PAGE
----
Great to have you Mar io. Here are the questions. Feel free also to tell more aside from these about the EP, tracks, sound and connected subjects you’d like to talk about.
Hi, thank you for the opportunity to say a few words about the EP. I’m always very happy when listening to music makes you want to know more about its creation and the artist.
When did you start your career? Tell us about yourself, important influences over the years, milestones and turning points.
I started producing music in the first half of the nineties, initially on the Commodore Amiga for scene demos, intros etc. At that time, the productions of Ralf Hildenbeutel, Jens Lissat, Ramon Zenker and others had a significant influence on me. Later I discovered the slower sides of electronic music and the UK breakbeat of the nineties, which opened up new worlds to explore.
Since the technical possibilities of the Amiga were limited, the first hardware synths were soon purchased and the equipment gradually expanded, but the productions did not automatically become better or more professional. This was a long and instructive path until today. A milestone in the early 2000s was a remix release on Terminal M, from the Passengers album by Monika Kruse and Voodooamt (aka Patrick Lindsey), then called “Outforce Remix.”
After a few years of a musical break due to the private rebuilding of my life, I got back into music production in 2017, now with more focus on the essentials and lots of fresh ideas. At that time, Cie (Thilo Geertzen from Cologne), an old companion from the Amiga days and an outstanding producer, was also waiting in the wings with his (vinyl) label “Form & Terra Records,” which resulted in many synergy effects. I also very soon started my promotion channel “Akoasma Europe” on Soundcloud. From that moment on, the way was the goal.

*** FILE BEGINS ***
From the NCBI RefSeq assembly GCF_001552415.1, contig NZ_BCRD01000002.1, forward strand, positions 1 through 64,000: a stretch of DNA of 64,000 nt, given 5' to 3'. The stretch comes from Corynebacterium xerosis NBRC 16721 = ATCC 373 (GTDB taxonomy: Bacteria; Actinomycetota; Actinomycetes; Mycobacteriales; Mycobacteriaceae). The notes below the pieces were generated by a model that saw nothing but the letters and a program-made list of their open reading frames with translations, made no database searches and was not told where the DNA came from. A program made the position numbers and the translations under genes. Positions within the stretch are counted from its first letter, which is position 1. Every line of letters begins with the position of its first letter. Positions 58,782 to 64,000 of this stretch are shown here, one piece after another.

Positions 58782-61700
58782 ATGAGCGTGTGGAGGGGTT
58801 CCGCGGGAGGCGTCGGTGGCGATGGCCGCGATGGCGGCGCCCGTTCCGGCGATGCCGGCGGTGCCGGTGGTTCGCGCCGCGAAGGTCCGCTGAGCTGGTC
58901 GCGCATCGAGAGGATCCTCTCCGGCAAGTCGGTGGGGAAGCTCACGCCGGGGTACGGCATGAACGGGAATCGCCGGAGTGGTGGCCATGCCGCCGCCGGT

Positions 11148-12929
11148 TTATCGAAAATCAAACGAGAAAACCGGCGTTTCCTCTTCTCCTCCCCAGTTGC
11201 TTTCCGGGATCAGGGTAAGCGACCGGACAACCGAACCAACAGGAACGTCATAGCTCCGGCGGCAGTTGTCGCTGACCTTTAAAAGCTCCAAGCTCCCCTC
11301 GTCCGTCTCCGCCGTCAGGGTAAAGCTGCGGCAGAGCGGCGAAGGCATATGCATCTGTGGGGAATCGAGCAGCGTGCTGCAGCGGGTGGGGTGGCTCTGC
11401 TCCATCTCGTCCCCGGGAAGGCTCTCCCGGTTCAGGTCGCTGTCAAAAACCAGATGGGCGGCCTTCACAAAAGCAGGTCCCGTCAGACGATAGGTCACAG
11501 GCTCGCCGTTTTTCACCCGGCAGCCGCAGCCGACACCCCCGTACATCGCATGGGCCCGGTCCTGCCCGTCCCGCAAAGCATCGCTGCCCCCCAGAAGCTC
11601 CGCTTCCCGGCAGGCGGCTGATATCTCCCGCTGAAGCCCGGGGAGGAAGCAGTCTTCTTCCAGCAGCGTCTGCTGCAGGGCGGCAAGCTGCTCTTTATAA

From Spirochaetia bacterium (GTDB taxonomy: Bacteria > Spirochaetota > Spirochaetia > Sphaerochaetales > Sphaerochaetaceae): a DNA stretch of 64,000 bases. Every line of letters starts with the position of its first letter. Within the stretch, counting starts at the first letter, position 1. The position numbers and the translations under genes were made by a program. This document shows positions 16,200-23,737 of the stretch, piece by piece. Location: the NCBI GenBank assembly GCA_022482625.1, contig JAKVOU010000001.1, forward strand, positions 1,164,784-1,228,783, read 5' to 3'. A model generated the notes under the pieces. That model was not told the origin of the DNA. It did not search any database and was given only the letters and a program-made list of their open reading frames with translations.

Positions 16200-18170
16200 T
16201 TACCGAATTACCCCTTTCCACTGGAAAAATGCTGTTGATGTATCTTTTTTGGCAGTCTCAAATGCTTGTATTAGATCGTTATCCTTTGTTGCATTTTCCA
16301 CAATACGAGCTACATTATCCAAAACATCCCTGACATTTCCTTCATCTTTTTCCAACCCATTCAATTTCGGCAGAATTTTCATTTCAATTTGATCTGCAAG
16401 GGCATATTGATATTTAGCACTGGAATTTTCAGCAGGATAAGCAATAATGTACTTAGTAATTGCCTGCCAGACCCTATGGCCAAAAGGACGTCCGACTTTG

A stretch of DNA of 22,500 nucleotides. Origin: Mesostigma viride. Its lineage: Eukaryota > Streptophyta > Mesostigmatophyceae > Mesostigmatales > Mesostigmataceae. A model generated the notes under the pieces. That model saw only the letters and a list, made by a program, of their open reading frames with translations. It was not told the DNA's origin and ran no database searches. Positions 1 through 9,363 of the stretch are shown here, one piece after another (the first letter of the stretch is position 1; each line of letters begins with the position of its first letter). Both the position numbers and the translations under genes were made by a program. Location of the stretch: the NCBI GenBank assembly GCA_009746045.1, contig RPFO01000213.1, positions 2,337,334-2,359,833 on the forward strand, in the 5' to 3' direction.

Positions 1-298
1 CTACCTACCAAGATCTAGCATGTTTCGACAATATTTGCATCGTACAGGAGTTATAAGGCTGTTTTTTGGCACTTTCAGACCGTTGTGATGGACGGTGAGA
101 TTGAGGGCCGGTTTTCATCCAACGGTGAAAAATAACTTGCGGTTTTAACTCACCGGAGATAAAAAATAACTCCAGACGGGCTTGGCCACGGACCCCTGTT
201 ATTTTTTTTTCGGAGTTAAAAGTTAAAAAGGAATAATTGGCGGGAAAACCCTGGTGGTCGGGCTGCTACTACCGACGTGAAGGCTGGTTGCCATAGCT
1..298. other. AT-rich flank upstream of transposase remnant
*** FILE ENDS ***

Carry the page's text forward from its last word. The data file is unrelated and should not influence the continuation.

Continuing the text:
Your new 7-track-EP „Twilight Of Ages” on Broque sounds like /is a real concept EP which is not typical for EP releases. What’s behind this? What was your inspiration? Was there an unusual kick-off idea or incident?
In the end, it took almost 20 years to realise my idea of a trippy chill album or EP. Not necessarily because there was a lack of ideas, but simply because something else always came up. However, I always kept sketches or sounds and continued them over the years so that at least small parts of the release are 10-15 years old. Now seven titles are not the last word in terms of playing time. My plan is, someday, to have more to follow. Maybe we will produce a remix package of all tracks together. It would be thrilling to see what remixers try to do with that. The “kick off” to tackle the topic in a very targeted way was ultimately the year 2020 plus the circumstances we are all known globally – almost iconic. Music for “at home” is a good thing right now, and finally, we are all standing on the threshold in the twilight of the ages.
That the EP as such follows a concept or rather a red thread in the production and the emotional attitude is for me personally a matter of course when it comes to more than two tracks. Otherwise, it would just be an arbitrarily interchangeable collection of tracks. It is always about storytelling. In my opinion, the sequence of tracks on an EP or album is one of the best ways to convey a mood or attitude, basically independent of the tracks’ order. Unfortunately, you hear again and again that albums or releases with more than three tracks are no longer worthwhile – yes, I would agree that if one considers the financial return that remains with the artist in the end as the reward. However, in a certain way, one should detach oneself from this as far as one’s situation allows it.